Are you using a screen reader? Click here to view the navigation links for this site as a bulleted list.



Partner logos: BLM, FWS, FS, NPS, University of Montana Wilderness.net Logo
Connecting federal employees, scientists, educators, and the public with their wilderness heritage
Text size: A | A | A  [Print]

Upper Kiamichi River Wilderness

General Contacts Area Management Wilderness Laws

Introduction

The United States Congress designated the Upper Kiamichi River Wilderness (map) in 1988 and it now has a total of 9,754 acres. All of this wilderness is located in Oklahoma and is managed by the Forest Service.

Description

Long ridges called Pine Mountain and Rich Mountain, with a high point of approximately 2,600 feet, shelter this Wilderness. Kiamichi is derived from the French word for "waterbird." You'll find groves of beech along the Kiamichi's headwaters, giving way to a dense forest of pine and hardwoods. The ridges are steep and the valleys below are relatively flat but narrow. In several places the ridges are broken by rock flows or "glaciers." Several creeks drain the area, often creating miniature and picturesque waterfalls.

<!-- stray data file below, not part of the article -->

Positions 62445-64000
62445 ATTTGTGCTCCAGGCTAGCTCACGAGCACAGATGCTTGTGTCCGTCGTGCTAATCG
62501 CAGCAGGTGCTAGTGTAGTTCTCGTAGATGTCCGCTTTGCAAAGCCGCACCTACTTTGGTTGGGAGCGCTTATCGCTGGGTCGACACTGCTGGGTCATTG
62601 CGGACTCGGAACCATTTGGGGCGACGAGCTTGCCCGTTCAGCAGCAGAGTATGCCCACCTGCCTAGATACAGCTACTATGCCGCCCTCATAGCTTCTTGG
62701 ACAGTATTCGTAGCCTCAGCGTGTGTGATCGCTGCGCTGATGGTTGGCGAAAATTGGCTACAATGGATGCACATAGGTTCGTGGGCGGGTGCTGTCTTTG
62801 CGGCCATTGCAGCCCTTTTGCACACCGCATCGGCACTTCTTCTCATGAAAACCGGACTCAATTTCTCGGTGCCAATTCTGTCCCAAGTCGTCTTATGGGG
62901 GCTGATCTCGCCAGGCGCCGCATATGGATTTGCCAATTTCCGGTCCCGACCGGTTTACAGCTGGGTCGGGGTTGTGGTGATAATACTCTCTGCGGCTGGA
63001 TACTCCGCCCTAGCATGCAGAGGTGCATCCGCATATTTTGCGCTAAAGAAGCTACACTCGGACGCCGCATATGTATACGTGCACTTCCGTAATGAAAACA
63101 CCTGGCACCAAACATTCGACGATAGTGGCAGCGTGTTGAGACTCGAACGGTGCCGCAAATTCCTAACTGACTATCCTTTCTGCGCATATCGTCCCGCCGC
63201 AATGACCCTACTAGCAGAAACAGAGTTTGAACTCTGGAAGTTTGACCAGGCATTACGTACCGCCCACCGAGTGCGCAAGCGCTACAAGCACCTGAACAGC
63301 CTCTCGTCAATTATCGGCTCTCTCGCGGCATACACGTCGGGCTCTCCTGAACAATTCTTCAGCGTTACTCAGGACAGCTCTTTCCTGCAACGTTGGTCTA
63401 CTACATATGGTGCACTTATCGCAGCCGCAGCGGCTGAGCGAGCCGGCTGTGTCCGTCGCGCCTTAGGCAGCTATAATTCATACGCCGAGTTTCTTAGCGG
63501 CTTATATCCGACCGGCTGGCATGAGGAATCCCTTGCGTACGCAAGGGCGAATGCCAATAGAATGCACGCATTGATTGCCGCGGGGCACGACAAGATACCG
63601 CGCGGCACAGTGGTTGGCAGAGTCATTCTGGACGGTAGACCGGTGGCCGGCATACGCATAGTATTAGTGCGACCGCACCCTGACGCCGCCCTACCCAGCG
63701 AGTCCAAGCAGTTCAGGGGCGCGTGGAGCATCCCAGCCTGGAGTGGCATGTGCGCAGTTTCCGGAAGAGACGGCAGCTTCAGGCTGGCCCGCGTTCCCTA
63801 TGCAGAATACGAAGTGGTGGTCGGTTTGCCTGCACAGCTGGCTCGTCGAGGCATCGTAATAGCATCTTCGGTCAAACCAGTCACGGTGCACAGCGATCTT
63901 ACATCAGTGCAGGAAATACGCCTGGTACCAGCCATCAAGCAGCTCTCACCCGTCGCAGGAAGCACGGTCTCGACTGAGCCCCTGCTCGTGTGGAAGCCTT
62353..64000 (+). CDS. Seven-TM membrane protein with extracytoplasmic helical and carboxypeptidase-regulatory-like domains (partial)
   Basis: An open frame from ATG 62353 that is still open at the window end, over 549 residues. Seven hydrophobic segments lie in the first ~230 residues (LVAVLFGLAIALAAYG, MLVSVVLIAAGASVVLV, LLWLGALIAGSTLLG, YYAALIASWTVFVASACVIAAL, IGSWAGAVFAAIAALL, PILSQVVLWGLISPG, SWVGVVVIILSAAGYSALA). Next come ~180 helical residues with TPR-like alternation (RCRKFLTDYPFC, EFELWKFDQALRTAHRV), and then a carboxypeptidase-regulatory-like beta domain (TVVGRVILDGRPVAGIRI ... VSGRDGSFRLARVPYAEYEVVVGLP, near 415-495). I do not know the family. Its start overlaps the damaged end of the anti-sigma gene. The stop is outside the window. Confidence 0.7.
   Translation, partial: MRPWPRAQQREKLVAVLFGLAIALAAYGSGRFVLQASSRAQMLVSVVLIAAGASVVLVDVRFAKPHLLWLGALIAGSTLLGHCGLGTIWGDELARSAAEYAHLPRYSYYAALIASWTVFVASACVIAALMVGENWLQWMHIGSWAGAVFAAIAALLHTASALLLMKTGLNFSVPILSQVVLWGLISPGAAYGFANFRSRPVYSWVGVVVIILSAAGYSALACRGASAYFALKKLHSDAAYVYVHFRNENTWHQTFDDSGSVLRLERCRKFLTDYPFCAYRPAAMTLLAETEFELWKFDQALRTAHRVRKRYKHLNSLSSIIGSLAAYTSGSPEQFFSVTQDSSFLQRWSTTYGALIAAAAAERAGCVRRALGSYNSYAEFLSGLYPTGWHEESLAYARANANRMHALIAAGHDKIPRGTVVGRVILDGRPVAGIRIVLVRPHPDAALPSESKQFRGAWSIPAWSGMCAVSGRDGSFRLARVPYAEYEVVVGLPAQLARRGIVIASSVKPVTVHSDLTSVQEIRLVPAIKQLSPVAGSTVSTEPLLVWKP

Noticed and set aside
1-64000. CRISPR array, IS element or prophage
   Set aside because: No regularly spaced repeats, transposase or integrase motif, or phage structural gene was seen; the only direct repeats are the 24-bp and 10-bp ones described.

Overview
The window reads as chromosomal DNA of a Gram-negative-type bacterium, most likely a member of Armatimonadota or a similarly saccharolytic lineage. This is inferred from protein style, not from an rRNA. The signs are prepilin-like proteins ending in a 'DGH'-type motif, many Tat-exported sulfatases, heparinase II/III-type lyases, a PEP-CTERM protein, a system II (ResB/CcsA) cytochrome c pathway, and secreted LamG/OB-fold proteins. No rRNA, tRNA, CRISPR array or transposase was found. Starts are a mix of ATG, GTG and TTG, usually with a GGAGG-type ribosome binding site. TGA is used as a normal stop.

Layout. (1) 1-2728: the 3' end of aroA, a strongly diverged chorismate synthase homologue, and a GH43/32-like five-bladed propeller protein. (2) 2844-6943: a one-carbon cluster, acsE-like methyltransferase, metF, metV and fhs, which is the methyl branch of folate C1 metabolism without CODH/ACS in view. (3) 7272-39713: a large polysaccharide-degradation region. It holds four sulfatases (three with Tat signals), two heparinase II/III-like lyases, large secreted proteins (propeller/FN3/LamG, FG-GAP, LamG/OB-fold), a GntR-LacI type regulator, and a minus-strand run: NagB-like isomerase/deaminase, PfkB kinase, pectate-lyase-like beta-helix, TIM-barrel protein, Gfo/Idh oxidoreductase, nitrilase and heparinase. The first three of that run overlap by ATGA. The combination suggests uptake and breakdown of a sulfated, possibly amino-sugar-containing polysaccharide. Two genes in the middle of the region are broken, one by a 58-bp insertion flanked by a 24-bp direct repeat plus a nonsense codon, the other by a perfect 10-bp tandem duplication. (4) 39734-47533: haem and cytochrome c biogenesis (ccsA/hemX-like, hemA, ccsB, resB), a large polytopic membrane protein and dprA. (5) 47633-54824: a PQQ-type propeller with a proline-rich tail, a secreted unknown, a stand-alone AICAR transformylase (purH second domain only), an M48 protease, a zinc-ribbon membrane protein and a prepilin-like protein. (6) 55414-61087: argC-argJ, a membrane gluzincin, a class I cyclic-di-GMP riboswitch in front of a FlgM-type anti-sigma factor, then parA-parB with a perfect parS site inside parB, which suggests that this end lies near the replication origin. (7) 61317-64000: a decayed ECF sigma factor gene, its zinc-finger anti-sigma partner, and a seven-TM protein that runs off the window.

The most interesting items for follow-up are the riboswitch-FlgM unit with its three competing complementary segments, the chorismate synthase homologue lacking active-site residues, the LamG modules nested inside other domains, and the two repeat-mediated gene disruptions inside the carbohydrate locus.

On the northern boundary runs the Talimena Scenic Byway (Oklahoma Highway 1) with over looks of the area. The Arkansas state line forms the eastern boundary. The western boundary lies along the Kiamichi Electric powerline, and the southwestern boundary begins at a parking lot on Pashubbe Creek where the Ouachita National Recreation Trail has a trailhead. Oklahoma holds a total of about 57 miles of the Ouachita Trail.

Stretching nearly 200 miles from Talihina, Oklahoma, to Little Rock, Arkansas, here the trail follows the Upper Kiamichi River all the way across the Wilderness to a second trailhead at Stateline Monument. The Ouachita is the only maintained trail in the area; it crosses through the river several times, so you should plan on getting your feet wet. The Wilderness may be accessed off State Highway 63 near the southern boundary, and there is a parking lot near the southeastern corner where Horsepen Creek flows out of the area.

Planning to Visit the Upper Kiamichi River Wilderness?

Leave No Trace

How to follow the seven standard Leave No Trace principles differs in different parts of the country (desert vs. Rocky Mountains). Click on any of the principles listed below to learn more about how they apply in the Upper Kiamichi River Wilderness.
  1. Plan Ahead and Prepare
  2. Travel and Camp on Durable Surfaces
  3. Dispose of Waste Properly
  4. Leave What You Find
  5. Minimize Campfire Impacts
  6. Respect Wildlife
  7. Be Considerate of Other Visitors
For more information on Leave No Trace, Visit the Leave No Trace, Inc. website.



Give us your feedback